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General Assembly Adopts UN Outcome Document

The 59th UN General Assembly on Tuesday adopted almost unanimously a watered-down outcome document that will be submitted to the world leaders for approval at the UN summit.


The document was the result of many rounds of difficult negotiations by the core group composed of 32 UN member states. The 35-page document is supposed to galvanize global action to combat poverty and launch a major reform of the UN itself. But to reach a consensus, most of the text's details were gutted in favor of abstract language.


For instance, lack of progress resulted in the omission of disarmament in the document and a definition of terrorism and details on how to replace the existing UN Commission on Human Rights were also excluded.


The document reaffirmed the international community's commitment to achieving the Millennium Development Goals (MDGs), and welcomed the inclusion of a mention of the desire by many developed countries to spend 0.7 percent of their gross national product on development.


The document decided to establish a Peace-building Commission as an intergovernmental advisory body, but it fell short of specifying its formation or whether the new body will be held accountable to the Security Council or the General Assembly.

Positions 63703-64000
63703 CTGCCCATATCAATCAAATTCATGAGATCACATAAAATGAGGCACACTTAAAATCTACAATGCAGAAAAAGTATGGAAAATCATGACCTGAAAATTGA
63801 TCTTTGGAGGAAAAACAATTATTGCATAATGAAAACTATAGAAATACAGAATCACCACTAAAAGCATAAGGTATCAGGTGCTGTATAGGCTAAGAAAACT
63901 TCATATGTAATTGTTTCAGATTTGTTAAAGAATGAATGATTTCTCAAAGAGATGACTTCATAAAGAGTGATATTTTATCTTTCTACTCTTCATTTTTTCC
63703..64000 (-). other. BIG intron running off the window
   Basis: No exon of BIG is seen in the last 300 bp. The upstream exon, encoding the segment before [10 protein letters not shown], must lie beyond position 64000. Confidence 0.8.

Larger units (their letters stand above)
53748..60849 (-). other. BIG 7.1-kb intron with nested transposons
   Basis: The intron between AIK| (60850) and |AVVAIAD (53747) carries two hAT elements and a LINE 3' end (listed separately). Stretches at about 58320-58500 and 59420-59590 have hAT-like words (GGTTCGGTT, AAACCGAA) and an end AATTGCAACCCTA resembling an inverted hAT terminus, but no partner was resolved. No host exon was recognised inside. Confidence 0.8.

On the important issue of Security Council reform, the document does not set any timetable for the process, but request the General Assembly to review progress on the reform by the end of the year.


Speaking to reporters, UN Secretary-General Kofi Annan expressed relief over the adoption of the outcome document. "The document includes a good chapter on development. We have got the establishment of the Human Rights Council approval. We have got the Peace-building Commission approved. We also have Responsibility to Protect. We have got a definition, a statement on terrorism, as well as the Democracy Fund that has been established," he said.


But he said the big item missing is nonproliferation and disarmament, describing it as a "real disgrace." He urged the world leaders to step up their effort and meet the challenge and show leadership on this issue.


(Xinhua News Agency September 14, 2005)


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